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About Wilbur

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  1. And some recommendation threads: and
  2. Thank you, Wert! I am surprised to see that Wert's list of non-Wildcard, non-ASOIAF fiction, not appearing in Dreamsongs is so short. In fact, I believe that I have read everything on that list from 1972 up to the Wildcards stuff. The only exception is Patrick Henry, Jupiter, and The Little Red Brick Spaceship, which I have never previously heard of before. This list reminds me of this hilariously-true video:
  3. Given the issues with obtaining the publishing rights to everything GRRM ever wrote, this would be quite a substantial undertaking. Remember that in the 1970s, for instance, everything was done on paper. Texts were submitted to ten or twenty different outlets, agreements and contracts drawn up on paper, the final edition printed on paper. Then in the consolidation of publishers and computerization of the industry in the 1990s, lots and lots of paper got lost / discarded / purposely destroyed. Knowing what was the final edit of a story, and who owns the rights to the story, is not necessarily a straightforward act. Furthermore, consider the size of the task of collecting and editing it. I draw your attention to the Vance Integral Edition, which according to the linked wikipedia article took 300 volunteers almost eight years to complete, and resulted in 45 hardback volumes. Now GRRM isn't quite Jack Vance, but his output isn't negligible, either. The VIE was a labor of love from a community that treasured Vance, and there is no way the VIE was profitable. Who will take on this task for GRRM?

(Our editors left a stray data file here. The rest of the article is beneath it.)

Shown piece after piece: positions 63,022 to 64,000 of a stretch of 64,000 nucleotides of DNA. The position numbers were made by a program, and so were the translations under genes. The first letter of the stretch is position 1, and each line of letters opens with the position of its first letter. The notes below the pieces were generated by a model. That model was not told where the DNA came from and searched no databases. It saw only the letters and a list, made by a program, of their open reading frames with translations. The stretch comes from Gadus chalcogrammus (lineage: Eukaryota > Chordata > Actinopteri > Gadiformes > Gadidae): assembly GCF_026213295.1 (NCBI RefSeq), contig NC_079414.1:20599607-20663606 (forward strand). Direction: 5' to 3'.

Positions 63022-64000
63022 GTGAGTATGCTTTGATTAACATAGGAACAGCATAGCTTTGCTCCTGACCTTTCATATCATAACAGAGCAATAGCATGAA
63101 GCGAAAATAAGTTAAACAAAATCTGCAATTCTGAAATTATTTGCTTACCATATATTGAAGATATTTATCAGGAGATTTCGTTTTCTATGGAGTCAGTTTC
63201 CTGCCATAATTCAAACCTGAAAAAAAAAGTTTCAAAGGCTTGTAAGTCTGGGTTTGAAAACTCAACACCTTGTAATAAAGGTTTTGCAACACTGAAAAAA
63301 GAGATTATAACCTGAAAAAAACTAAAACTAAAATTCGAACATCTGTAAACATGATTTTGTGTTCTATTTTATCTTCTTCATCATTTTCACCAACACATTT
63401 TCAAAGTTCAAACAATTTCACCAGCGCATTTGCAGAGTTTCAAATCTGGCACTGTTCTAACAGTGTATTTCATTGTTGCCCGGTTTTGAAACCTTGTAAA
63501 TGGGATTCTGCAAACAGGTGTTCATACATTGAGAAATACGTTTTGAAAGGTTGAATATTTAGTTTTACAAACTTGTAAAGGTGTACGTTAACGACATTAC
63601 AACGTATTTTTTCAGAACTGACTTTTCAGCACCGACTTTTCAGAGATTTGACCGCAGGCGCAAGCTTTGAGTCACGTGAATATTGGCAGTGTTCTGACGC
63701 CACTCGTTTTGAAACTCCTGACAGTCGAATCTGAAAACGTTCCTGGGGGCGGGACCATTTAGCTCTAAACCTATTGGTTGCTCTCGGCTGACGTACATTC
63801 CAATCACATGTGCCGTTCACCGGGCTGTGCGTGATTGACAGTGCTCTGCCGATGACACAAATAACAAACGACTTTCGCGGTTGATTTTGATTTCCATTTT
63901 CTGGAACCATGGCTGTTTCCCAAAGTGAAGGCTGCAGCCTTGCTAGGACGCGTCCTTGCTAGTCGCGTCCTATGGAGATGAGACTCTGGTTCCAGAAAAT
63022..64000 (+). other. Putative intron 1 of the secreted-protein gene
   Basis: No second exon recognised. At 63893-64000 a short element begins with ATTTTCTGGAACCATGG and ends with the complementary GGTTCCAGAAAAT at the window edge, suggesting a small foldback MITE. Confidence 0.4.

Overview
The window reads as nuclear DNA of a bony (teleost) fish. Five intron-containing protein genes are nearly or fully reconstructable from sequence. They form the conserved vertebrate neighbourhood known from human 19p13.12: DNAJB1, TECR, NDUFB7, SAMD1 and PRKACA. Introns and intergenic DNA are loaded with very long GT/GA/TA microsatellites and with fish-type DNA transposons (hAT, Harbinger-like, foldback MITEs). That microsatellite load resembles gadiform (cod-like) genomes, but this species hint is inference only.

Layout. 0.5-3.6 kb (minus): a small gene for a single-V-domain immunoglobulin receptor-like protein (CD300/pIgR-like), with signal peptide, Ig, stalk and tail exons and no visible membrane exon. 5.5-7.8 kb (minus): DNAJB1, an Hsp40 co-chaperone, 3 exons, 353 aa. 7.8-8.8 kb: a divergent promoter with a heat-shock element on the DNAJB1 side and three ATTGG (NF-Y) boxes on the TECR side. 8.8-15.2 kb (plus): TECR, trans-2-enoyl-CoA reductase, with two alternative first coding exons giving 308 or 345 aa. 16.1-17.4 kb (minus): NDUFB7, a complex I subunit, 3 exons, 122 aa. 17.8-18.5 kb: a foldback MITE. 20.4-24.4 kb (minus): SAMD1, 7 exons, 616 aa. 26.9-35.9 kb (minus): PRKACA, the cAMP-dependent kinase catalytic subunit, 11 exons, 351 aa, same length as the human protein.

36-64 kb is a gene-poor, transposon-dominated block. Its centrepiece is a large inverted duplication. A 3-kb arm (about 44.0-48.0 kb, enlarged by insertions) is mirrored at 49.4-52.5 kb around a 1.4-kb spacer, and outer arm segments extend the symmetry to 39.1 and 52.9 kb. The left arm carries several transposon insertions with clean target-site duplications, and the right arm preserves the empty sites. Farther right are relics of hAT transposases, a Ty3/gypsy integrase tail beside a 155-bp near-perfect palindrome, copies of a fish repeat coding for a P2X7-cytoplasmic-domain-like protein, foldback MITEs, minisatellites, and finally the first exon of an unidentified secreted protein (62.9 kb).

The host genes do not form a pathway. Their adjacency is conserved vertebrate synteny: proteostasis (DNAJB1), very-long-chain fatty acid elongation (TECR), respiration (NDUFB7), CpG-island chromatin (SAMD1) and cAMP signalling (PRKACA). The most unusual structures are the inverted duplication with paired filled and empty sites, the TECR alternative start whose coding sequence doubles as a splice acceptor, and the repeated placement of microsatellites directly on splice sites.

4. The Dreamsongs audio book has George as the narrator for the interstitial remarks, and I found his style to be very satisfying when combined with his personal remarks. Well worth the effort to get your hands (and ears) on. A few of the stories in the collection were ones that appeared in magazines or anthologies, so I had read them before outside the context of his other work. However, when you read his work in a comprehensive or combined grouping like this one, his philosophy really comes into focus. And once you have read and understood his philosophy, understanding his approach to ASOIAF becomes much, much easier. Ideas such as, "The White Walkers are the One True Evil" become much less believable.